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Hhs Diabetes Guidelines

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Hyperglycemic Crises: Managing Acute Complications Of Diabetes

Authors: Kim Cathcart, MS, RN, RRT | Cheryl Duksta, RN, ADN, M.Ed | Kate Biggs, RN, MSN Hyperglycemia occurs from time to time in all people with diabetes. However, at times, hyperglycemia can lead to acute, life-threatening complications known as Hyperglycemic Crises. This course is designed to educate healthcare professionals about the emergencies associated with hyperglycemic crises, including causes, diagnosis, treatment, and prevention of Hyperosmolar Hyperglycemic State (HHS) and Diabetic Ketoacidosis (DKA). Course objectives include: Paraphrase the pathophysiology of diabetic ketoacidosis (DKA) Interpret diagnostic findings related to DKA Relate the nurse’s role in caring for patients with diabetic complications About the Authors Kim Cathcart, MS, RN, RRT, started working in the field of inhalation therapy in 1976 and by 1979 had completed her first test to become a registered respiratory therapist. She earned a bachelor's degree in general studies and a master's degree in educational administration from the University of Dayton, and later she received her bachelor's degree in nursing from Wright State University. She has taught clinicals and labs in respiratory therapy an Continue reading >>

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Popular Questions

  1. tk421

    Sorry if this doesn't belong in this part of the forum, but it seems better here than the other places in the forum.
    I am having trouble finding a solid answer to this. Everywhere I look online tells me something different. I see some say around 50 mg/dl which I would think is totally hypoglycemic. So I don’t really believe that. I see others saying as long as you are below about 97 mg/dl. I see others that say in the 80s. Some say other things. I just want a straight answer. So I need some advice from a successful keto person.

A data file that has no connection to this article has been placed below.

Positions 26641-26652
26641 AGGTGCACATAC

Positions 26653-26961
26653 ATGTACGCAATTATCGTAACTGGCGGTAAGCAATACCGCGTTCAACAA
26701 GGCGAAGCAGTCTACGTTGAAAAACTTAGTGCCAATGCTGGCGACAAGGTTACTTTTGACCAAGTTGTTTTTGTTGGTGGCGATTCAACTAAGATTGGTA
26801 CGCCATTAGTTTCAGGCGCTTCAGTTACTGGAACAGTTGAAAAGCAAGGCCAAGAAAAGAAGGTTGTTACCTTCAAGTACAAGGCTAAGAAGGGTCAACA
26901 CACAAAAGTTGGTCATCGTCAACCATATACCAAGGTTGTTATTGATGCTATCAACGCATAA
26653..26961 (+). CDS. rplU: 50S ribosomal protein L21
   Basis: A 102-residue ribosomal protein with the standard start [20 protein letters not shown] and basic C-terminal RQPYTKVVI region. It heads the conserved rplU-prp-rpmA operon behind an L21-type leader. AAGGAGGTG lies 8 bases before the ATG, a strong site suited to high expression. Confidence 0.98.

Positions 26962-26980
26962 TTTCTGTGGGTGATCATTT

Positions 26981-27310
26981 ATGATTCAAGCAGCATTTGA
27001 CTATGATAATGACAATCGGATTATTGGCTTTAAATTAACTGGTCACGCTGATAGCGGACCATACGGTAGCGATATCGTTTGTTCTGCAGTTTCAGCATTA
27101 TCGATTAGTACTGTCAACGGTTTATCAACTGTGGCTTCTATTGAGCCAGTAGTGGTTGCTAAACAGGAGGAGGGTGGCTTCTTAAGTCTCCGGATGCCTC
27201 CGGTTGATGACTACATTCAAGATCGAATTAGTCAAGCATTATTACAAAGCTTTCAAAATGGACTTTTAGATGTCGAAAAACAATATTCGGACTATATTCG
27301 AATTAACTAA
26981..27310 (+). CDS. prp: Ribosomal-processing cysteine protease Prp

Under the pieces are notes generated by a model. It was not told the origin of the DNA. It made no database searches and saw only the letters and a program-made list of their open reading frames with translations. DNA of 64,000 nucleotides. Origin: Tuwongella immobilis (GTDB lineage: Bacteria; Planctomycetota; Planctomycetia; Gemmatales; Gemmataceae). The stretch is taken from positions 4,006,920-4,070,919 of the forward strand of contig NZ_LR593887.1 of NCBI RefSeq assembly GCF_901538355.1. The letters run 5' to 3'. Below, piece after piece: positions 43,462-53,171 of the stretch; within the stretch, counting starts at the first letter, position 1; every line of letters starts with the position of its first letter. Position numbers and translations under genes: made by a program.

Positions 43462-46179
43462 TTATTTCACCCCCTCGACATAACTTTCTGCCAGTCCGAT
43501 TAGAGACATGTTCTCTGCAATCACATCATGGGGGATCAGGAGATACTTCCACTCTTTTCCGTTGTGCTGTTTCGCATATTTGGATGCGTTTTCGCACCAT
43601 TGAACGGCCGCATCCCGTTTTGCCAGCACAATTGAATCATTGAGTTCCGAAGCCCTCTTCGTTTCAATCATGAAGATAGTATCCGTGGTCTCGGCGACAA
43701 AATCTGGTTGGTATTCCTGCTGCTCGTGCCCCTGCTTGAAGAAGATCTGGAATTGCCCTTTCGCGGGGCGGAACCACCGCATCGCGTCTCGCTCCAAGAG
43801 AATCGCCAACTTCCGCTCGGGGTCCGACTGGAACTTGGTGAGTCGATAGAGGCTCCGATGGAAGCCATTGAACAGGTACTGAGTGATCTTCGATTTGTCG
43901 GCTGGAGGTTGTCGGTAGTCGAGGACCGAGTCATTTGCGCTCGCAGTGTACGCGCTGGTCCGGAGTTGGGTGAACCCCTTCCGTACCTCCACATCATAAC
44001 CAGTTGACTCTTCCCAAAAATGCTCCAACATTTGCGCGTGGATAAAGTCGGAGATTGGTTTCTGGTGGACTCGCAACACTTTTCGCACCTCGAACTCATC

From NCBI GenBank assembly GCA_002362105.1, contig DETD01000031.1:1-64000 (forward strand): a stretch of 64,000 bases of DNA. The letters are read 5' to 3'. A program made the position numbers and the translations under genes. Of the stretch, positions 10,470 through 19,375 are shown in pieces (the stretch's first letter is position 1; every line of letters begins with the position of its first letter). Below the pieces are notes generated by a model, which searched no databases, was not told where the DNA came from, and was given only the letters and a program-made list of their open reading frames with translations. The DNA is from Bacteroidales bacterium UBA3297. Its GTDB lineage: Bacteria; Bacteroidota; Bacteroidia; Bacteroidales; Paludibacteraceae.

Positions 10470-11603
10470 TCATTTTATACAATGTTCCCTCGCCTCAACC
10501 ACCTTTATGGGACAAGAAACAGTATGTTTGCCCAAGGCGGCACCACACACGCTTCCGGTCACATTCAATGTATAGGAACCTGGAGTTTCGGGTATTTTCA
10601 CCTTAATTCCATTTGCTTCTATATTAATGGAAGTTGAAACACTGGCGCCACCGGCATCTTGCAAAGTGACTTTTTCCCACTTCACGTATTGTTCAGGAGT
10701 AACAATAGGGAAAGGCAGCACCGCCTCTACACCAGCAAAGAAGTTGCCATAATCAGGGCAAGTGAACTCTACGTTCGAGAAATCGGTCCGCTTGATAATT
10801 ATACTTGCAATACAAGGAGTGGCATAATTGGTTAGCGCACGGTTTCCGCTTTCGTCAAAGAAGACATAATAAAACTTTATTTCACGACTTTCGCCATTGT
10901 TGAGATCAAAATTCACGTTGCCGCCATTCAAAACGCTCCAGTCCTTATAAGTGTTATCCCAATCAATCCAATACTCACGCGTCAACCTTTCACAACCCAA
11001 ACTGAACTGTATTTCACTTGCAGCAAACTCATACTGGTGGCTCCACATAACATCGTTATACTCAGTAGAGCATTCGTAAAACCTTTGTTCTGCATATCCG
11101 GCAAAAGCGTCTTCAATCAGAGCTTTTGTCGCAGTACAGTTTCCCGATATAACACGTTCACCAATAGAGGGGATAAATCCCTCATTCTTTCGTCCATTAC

What is proper blood glucose levels for someone who is in ketosis? I got this blood glucose monitor and I think it may be defective or just a crappy brand. Yesterday my fasting blood glucose (after a 14 hour fast) was 83 mg/dl. Today (again after a 14 hour fast) was 97. I couldn’t believe it so I took my blood glucose again and it said 92. Then I ate exactly 3 pieces of bacon and a piece of cheese, and two hours later my blood glucose was 102. I thought WTF, so I immediately took it again and it said 109.
    So maybe I have a defective monitor (the Nova Max Plus), but regardless, there is probably at least a little bit of truth to it. But I seriously eat 25 grams or less of carbs per day. Usually less.
    Could someone please explain glucose levels to me in regards to ketosis.

  2. JBean

    In the absence of dietary carbohydrates, your body will break down fats and proteins to maintain your blood glucose in the normal range. Here's an explanation:
    https://en.m.wikipedia.org/wiki/Gluconeogenesis

  3. tk421

    Originally posted by JBean
    In the absence of dietary carbohydrates, your body will break down fats and proteins to maintain your blood glucose in the normal range. Here's an explanation:
    https://en.m.wikipedia.org/wiki/Gluconeogenesis Very interesting. Thanks for the info, that helps me a lot!!
    Cheers

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